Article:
By the time you’re reading this, I’m packing my bag to fly to Atlanta to run an ultramarathon. Running? Who cares? Yes, but also beside the point, because this TCIF isn’t about one type of vigorous stupidity or another. It’s about fitness, aging, expectations and where, if ever, the twain eventually meets.
I have always been an athlete, maybe ever so slightly above average, but never great, not on foot, not at games, not on the bike. When I was in high school, a small, private school with a graduating class hovering around 100, I was briefly one of the better players on the soccer team. That’s my level.
The good (actually pretty bad) news is that as you age the athletic cohort keeps shrinking. I went from a pretty average teenage athlete to an upper echelon middle-aged athlete, simply by virtue of attrition. Apparently, a lot of gifted athletes didn’t find it rewarding enough to stick with it, and/or adult life overwhelms us and our best intentions. I’m fortunate to love, and on many levels even need, vigorous exercise. It keeps me sane. It keeps me calm.
When I was 39, I signed up to run a mountain half-marathon (the difficulty of which I badly under-estimated). I had ridden a lot of big rides, and this felt like a thing, running, that my body would eventually want to stop doing. I roped in my regular cycling partner, and through myself at it.
Turns out, I didn’t lose the ability to run. In fact, the more I ran, the less pain it caused me. I began insinuating runs into my busy riding schedule. Then, last year I broke my collarbone and copped a subsequent case of frozen shoulder. That begat a lot more time on feet, and less on pedals.
And so here I am in my 50th year running an ultramarathon, which is the land-born version of a double-century or some other outrageous cycling boondoggle. There is a certain sense of using it before I lose it still, but there is also the idea that I am celebrating the brilliance of my body, such as it is, at this late(ish) date. I am fitter than I expected to be at this age, even though I’m nothing like as good as I used to be, and for that I’m deeply grateful.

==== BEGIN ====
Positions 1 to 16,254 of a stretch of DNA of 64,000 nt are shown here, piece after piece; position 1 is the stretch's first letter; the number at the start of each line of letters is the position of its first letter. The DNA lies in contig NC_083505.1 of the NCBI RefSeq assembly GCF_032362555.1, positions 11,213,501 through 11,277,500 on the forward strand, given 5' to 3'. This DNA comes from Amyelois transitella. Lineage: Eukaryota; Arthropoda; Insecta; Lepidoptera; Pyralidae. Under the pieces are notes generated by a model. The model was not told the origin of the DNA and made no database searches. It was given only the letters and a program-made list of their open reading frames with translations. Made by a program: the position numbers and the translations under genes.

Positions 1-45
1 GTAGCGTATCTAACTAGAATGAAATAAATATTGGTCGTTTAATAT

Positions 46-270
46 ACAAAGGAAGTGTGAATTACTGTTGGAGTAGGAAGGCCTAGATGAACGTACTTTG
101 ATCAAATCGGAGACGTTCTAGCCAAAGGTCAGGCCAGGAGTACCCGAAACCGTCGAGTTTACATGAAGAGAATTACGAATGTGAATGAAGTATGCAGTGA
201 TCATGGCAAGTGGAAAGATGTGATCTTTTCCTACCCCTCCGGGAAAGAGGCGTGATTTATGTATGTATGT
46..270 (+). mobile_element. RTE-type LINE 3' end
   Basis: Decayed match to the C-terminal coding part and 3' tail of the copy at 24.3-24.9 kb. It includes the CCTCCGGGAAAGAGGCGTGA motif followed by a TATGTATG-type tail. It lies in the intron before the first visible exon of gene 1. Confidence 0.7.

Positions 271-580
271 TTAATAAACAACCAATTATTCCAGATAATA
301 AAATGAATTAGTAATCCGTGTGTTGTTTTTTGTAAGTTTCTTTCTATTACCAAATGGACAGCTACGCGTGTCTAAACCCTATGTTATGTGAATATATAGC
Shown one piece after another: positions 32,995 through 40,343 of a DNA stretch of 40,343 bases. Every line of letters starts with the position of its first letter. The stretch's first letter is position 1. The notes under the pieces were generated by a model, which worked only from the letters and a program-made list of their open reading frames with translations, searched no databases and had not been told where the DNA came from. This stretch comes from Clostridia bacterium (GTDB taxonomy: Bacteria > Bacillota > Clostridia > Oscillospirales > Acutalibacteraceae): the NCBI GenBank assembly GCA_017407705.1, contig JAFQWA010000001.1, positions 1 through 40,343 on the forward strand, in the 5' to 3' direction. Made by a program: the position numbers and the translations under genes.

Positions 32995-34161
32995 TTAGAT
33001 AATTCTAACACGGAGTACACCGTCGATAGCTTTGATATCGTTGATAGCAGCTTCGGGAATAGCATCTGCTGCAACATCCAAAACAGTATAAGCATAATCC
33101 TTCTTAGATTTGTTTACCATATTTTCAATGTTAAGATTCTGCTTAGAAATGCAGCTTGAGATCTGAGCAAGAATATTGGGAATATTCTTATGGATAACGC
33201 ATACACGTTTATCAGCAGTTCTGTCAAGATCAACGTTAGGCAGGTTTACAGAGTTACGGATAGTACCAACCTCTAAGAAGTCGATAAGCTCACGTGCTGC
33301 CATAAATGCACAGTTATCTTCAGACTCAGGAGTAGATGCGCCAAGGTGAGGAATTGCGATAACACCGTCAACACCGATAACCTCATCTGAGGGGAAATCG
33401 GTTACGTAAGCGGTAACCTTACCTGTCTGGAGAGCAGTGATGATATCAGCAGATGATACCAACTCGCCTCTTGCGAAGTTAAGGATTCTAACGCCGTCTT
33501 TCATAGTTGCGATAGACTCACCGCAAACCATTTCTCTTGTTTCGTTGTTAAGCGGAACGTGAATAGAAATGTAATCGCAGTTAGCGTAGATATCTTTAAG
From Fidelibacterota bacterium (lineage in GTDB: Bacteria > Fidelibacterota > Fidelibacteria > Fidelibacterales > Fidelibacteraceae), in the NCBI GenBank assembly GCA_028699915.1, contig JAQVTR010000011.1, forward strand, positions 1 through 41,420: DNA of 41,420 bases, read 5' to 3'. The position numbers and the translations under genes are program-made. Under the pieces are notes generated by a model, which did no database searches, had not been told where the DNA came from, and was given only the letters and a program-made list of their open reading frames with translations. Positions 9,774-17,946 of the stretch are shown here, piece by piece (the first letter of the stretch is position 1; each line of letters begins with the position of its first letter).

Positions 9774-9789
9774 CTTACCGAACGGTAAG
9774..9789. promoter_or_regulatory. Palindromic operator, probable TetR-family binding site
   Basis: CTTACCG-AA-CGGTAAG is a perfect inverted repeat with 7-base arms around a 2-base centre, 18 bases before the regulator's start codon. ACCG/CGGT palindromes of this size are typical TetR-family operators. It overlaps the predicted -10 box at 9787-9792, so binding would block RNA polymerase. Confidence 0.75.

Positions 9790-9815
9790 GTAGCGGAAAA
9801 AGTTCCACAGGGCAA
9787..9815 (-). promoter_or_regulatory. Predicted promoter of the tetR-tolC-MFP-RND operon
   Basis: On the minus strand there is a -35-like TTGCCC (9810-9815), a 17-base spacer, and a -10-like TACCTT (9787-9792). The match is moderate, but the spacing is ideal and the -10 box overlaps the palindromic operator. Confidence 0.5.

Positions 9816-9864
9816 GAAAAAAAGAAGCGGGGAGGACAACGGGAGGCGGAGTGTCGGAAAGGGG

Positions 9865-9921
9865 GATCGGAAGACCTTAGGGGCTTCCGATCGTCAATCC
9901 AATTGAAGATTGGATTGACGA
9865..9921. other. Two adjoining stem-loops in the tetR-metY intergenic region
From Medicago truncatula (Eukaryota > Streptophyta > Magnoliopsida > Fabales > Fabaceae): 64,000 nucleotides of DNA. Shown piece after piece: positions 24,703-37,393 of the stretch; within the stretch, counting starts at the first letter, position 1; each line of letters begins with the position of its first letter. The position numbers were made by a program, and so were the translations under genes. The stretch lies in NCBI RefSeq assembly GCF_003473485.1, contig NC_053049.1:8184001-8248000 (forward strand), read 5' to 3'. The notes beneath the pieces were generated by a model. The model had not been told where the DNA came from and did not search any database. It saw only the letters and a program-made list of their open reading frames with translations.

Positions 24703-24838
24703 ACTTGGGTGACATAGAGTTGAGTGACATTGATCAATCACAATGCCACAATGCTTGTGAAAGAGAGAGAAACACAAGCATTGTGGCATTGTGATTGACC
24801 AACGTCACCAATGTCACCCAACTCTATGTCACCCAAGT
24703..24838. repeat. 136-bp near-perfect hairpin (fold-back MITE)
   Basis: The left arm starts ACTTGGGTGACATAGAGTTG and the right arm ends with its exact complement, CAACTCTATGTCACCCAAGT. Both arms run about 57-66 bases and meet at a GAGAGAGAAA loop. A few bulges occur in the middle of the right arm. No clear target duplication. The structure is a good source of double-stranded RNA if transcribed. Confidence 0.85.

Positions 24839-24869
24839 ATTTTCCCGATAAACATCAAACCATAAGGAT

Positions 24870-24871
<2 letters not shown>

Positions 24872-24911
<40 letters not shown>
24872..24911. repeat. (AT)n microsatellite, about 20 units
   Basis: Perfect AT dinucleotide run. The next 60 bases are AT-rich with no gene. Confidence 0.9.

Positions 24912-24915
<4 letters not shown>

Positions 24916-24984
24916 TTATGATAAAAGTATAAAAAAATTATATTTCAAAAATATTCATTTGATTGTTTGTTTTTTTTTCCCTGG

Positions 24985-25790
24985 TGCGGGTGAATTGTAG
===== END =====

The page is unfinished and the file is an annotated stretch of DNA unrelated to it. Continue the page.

That means this week’s TCI Friday asks, are you fitter than you expected to be at your age, less fit, or right on the money? How do you measure? How do you feel about it? Is it important to you to push the bounds of your fitness, or are you content to maintain whatever level you’re fortunate to find yourself on, on any given day?
I don’t think that I thought much about how fit I’d be at my current age (56) until perhaps 10 years ago (certainly no more than that). That time frame roughly coincides with how long I’ve been cycling seriously. At 46, I think that I would have said that by 56, I’d be experiencing the beginning of the inevitable decline. Well, I’m still getting PRs and my Cyclocross Points keep going in the right direction, so I guess I’m fitter.
My 2044 goal, BTW, is to win the US Cyclocross National Championship. Given that I’m a Cat 4 For Life, this is hardly a shoe-in. In 2044, I’ll be the spry young buck in the 80+ field. As that field often contains only 1 contestant, well, I think you can see my strategy: make it to the starting line.
Hey, Jeff? I’m also 56 and I’m going to race against you! (the good lord willing and all that…)
So far I’m in much better shape inside and out than 90+% of men half my age. That comes from a lifetime of making my fitness a top priority. I push myself on the bike and in the gym and don’t see that ever changing. Robert Marchand is a cycling hero and I will absolutely beat his hour records some day.
But I only run when I’m late for dinner.
I only ever thought about my future fitness in terms of, will I still be working at it or not. I’m not fitter than I was 20 years ago. Probably not even close. But, I’m pleased with how I’ve managed up to this point and keep trying to build. I run during the winter because I’m not a big fan of winter biking and I like the break. I’ve only ever been a 5k kind of runner though. I’ve never strengthened my core enough to allow me to run further without taking on too many aches and pains.